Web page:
8-year-old forced to eat feces, beaten to death by mother for 'being gay' now subject of Netflix docuseries

'The Trials of Gabriel Fernandez', the docuseries, will show the abuses meted out by the mother and her boyfriend

                            8-year-old forced to eat feces, beaten to death by mother for 'being gay' now subject of Netflix docuseries
Gabriel Fernandez (Netflix)

The tragic death of 8-year-old Gabriel Fernandez in 2013 shook America and the world to its core. Although not the first of its kind, the murder was one of the most painfully gut-wrenching child abuse cases that the country had ever witnessed. It urged authorities to scrutinize and re-examine the system that neglected to ensure his protection and could have prevented his situation.

Netflix is delving into the harrowing story of Gabriel Fernandez through a 6-part documentary series directed by Writer's Guild awardee Brian Knappenberger ('The Internet’s Own Boy: The Story of Aaron Swartz'). His death was a tragedy that could have been easily prevented, Netflix aims to convey. Here is all you need to know about Gabriel Fernandez — his short life and his death.

Several Years of Abuse

Born in 2005, Gabriel was sent to live with his maternal grandmother shortly after his birth. His mother Pearl Fernandez had gained custody of his Gabriel's two siblings after his father was jailed for robbery and drug possession. Allegations of neglect on her part arose when it was brought to the attention of county social workers that Pearl had been beating her other son and daughter. But the social workers didn't find anything out of the ordinary and she got to keep the children. 

In 2012, Pearl gained custody of Gabriel after claiming she was fearful of her relatives' treatment of him. After Gabriel moved in with his mother and her boyfriend, his school teacher alerted social workers over several months of Gabriel appearing to school covered in bruises, scratches, a busted lip and even a swollen face. Gabriel first attributed these to being actions carried out by his mother but retracted his claims to the social workers as they made sure to interview him only in his mother's presence.

Gabriel endured years of torture having been starved, beaten black and blue, forced to eat rotten spinach, cat feces, and even his own vomit.

Over the course of nine years, there were approximately 60 complaints filed against Pearl Fernandez, and she was investigated eight times, only for the claims to be found baseless.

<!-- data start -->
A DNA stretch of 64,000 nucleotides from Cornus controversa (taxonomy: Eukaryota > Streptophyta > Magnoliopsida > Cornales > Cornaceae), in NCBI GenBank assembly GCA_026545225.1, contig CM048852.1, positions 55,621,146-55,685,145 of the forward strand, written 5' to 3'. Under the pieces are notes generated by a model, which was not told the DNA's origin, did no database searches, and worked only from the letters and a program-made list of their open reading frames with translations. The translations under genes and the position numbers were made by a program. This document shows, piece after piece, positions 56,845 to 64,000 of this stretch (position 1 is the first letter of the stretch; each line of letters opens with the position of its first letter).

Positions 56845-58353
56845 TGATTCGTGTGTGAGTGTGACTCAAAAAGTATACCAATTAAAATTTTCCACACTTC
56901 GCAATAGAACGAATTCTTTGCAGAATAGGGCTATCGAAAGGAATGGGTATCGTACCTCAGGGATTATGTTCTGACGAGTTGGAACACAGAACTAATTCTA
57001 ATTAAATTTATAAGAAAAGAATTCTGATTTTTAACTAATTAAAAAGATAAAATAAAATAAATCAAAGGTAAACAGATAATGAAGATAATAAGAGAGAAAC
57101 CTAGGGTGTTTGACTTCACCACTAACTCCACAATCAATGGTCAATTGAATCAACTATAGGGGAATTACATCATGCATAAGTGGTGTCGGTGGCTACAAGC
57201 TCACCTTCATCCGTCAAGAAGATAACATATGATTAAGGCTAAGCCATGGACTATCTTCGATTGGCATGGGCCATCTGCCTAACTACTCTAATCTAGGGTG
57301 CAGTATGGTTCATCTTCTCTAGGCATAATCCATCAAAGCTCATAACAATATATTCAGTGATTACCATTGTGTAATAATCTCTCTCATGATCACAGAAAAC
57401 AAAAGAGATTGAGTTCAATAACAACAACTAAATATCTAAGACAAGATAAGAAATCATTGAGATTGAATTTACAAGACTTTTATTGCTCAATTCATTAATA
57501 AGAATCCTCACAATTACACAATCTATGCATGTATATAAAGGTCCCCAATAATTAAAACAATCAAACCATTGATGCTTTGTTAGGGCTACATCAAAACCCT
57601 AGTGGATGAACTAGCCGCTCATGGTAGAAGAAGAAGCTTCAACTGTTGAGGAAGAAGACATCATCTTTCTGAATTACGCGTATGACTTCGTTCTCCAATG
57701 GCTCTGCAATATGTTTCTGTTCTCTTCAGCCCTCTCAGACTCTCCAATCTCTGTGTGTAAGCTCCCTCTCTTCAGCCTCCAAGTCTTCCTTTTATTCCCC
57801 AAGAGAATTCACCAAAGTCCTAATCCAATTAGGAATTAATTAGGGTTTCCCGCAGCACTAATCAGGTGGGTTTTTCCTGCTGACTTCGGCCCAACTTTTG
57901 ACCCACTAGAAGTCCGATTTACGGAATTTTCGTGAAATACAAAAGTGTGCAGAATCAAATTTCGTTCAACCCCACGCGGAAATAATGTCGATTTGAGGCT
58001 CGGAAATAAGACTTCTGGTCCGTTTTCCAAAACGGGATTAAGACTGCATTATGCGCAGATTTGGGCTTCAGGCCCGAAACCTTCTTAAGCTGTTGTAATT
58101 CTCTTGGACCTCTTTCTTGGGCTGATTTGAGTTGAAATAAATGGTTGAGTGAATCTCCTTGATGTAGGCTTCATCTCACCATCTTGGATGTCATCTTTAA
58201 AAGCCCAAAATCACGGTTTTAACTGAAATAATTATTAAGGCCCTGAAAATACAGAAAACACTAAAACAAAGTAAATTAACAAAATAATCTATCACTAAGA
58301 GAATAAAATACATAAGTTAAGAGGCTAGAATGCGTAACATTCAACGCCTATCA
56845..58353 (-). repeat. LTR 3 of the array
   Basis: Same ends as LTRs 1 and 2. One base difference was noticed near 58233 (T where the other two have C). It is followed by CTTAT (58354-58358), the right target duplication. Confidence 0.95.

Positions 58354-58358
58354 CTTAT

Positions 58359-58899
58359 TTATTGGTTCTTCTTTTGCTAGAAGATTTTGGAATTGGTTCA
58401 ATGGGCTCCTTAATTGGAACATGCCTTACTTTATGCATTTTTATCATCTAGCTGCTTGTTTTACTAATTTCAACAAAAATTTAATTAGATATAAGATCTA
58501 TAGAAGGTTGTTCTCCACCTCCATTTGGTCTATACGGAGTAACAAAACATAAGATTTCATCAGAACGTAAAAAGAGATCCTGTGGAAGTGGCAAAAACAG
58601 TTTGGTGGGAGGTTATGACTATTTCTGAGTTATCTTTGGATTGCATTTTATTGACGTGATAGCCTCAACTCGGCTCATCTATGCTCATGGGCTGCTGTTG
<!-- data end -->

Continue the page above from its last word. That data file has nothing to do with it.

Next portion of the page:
Isauro Aguirre, his mother's boyfriend later said that he believed the boy was gay, and this was the reason for his torture.

His death

Authorities were notified by Gabriel's mother on May 22, 2013, saying that the boy had stopped breathing after hitting his head at home. Upon arriving at the scene, the paramedics found Gabriel's beaten-up body on the floor, unresponsive, and sporting signs of severe physical torture. He had a broken skull, three cracked ribs, several BB pellets lodged in his lungs and groin and visible bruises.

He was immediately rushed to a hospital where he was pronounced brain-dead and taken off life-support, two days later. 

James Kemp Ribe, LA County coroner, mentioned that the injuries were so extensive that it took him close to two days to perform the post-mortem. Gabriel Fernandez's death was a result of blunt force trauma, compounded by neglect.

The convicts 

Following Gabriel's death, Pearl Fernandez and Isauro Aguirre pleaded guilty and were convicted of first-degree murder. Pearl was charged with a life sentence with no possibility for parole and Aguirre was given the death penalty.

Charges were also pressed against four social workers for their incapability to protect Gabriel.

Superior court judge George G Lomeli, during the trial, described the act has 'horrendous', 'inhumane' and 'nothing short of evil'. He even commented that the act was so heinous that we can't refer to it as animalistic, because even animals care for their children to the point that they'd willingly sacrifice themselves for their children.

The Trials of Gabriel Fernandez

Knappenberger's documentary series will shine light on Gabriel Fernandez's story and aim to seek justice and come to terms with what happened to Gabriel. It focuses on the aftermath of death and follows through the court trial. All in all, the documentary is an urgent plea towards amending the system that failed protect an innocent life.

'The Trials of Gabriel Fernandez' premieres 26 February, 2020, on Netflix.

If you have an entertainment scoop or a story for us, please reach out to us on (323) 421-7515